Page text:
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For women, a drive towards greater participation and inclusion isn’t without a price tag



I raise up my voice -- not so that I can shout, but so that those without a voice can be heard…We cannot all succeed when half of us are held back.’ - Malala Yousafzai 


As a mummy to my nine-year-old daughter, not a day goes by when I don’t think about how her experience of life, work, access, or opportunity might differ to my son. Not because of anything she may or may not have done, but because of her gender. Which makes me ponder, isn’t it remarkable to think that something you don’t have a say over (your gender at birth) can deeply influence how you may experience life? It’s almost akin to a gender-based tax on opportunity. 


As another International Women’s Day rolled past last month, it was great to see the spotlight shone on female empowerment once again. And yes, the world needs to do more to ‘inspire inclusion’. I’d argue women can only participate in society more equitably if greater attention is given to the invisible load that women often carry with them.  It can limit the extent to which inclusivity in the world is truly possible. Meaning, greater female participation in the world isn’t without a price tag. 


Now don’t get me wrong, the ideology here is spot on. We’ve certainly seen the UK and Europe take massive strides towards gender equality, implementing changes such as pay transparency, increasing women’s representation on corporate boards and working towards freedom from violence. But the road ahead is still long. 


According to the United Nations, women perform an average of 2.6 times more unpaid care and domestic work than men globally. In some regions, this figure skyrockets to over five times as much.[i] This disparity not only perpetuates gender inequality but also hinders women's economic empowerment and participation in the workforce. My worry is that without meaningful action to tackle this or provide appropriate support, this debate will sadly take decades to move on.  


In its recent fourth annual report, the TEAM LEWIS Foundation (in support of HeForShe, the UN Women Solidarity Movement for Gender Equality) revealed that 29% of women want men to speak out against gender inequality when they see it and promote laws against it. Active allyship from men, especially those in positions of power, is vital for accelerating progress – silence really isn’t an option. And when you factor in the huge cost of living crisis marreid by government funding cuts and curtailed public sector spending, the picture it paints is bleak. The report also revealed that 75% of countries will reduce public spending by 2025, which is starving community support systems of the required oxygen. 


Why does any of this matter?  


It matters because as the old adage goes, ‘it takes a village to raise a child’ . When many women today are absent of help from their fellow villagers, society has to step up and provide the supportive scaffolding. Without this infrastructure, active inclusion in the workplace and society at large is much more difficult – forcing women once again to make impossible choices which are largely gender determined.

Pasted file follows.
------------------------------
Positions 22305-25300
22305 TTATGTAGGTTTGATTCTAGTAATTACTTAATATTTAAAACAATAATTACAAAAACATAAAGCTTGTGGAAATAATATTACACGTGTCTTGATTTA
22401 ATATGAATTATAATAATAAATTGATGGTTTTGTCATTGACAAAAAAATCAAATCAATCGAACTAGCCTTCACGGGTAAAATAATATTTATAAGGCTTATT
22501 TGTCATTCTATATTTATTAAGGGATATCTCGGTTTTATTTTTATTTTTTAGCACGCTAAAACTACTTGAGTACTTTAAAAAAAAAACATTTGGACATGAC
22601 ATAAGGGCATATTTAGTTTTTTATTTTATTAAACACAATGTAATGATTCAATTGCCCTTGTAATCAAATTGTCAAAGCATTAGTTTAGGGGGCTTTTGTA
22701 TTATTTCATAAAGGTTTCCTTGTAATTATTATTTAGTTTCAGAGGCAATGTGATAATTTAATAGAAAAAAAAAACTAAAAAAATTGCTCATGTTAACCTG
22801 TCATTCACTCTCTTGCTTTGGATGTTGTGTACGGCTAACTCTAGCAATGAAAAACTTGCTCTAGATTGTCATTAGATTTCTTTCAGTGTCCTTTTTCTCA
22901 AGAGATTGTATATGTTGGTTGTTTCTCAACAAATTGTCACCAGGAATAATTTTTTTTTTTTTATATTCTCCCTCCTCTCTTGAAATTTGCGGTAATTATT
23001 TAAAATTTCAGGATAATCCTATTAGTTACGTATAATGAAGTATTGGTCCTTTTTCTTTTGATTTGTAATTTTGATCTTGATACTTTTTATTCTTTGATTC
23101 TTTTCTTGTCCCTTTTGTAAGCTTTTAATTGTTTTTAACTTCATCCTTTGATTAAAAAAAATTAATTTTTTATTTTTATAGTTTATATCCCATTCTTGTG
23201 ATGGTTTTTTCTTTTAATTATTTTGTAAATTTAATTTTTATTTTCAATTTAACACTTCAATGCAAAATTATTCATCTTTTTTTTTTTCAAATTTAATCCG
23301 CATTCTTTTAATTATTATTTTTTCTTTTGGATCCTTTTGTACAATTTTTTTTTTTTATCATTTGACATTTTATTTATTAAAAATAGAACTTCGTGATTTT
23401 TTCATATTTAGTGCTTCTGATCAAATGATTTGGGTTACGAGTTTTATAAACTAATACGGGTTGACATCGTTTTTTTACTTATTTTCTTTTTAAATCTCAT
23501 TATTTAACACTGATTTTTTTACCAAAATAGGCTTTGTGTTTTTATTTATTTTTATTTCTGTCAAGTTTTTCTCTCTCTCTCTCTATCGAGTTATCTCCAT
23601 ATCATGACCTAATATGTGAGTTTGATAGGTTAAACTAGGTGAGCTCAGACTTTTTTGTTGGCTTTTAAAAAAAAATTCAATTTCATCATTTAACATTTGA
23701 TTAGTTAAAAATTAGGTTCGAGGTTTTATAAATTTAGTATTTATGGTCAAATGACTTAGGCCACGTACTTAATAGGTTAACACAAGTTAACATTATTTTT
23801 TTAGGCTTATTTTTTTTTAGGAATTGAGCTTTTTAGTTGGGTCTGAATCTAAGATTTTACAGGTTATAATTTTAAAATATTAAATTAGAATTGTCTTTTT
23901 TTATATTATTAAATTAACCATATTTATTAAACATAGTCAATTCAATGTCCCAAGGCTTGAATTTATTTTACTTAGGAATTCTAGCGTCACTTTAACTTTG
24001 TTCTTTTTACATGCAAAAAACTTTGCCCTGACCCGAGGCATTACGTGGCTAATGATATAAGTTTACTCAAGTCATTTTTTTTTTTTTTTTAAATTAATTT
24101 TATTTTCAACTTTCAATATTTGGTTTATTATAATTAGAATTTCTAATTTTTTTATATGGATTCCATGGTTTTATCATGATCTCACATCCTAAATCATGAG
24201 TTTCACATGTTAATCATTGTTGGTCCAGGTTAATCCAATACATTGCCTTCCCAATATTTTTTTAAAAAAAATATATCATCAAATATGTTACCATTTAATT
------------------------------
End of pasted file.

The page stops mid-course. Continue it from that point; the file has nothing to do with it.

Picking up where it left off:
The impact of this invisible load is therefore profound. Women who juggle unpaid work alongside their careers often face burnout, stress, and limited opportunities for advancement. The expectation to excel both at work and at home creates a constant struggle for balance, leaving many women feeling overwhelmed and undervalued. It’s the classic ‘can I have my cake and eat it’ syndrome that is always hotly debated with strong views on both sides of the fence.  


So, what more can be done? 


Continue to challenge gender norms and stereotypes, especially when it comes to the unequal distribution of work and tasks. It may require new muscle memory to begin to spot and solve these situations., but we must wake up from our societal slumber if we’re ever going to change anything. 


Workplaces must get better at recognising and rewarding the contribution that women make both inside and out of the workplace. This will help to further career enhancement, boost leadership potential, start to rewire policies and workplace practices to drive through systemic and lasting change. 


Education is key, and needs to be constantly topped up and invested in. From presenting young girls with alternative role models and providing greater freedom.  To self-select the choices they make and thought leadership on the big topics that define news and views. Learning is one of the most powerful tools we have on our journey towards greater gender equality. 


None of this is easy to achieve. Nor can it be accomplished by any one voice, one campaign, or one moment in time. But cultural change is possible if we start to look at problems more three dimensionally and examine the issues holding women back in a more root and branch way. Often, these things may not even be visible – often they are skillfully masked – but that doesn’t mean their impact is not felt. Quite the opposite. 


But where there’s a will, I always believe there’s a way. I feel hopeful that rallying cries like these, amplified by causes like International Women’s Day, will serve to ignite change.  


To read the full TEAM LEWIS Foundation report, please click here: 


[i] OECD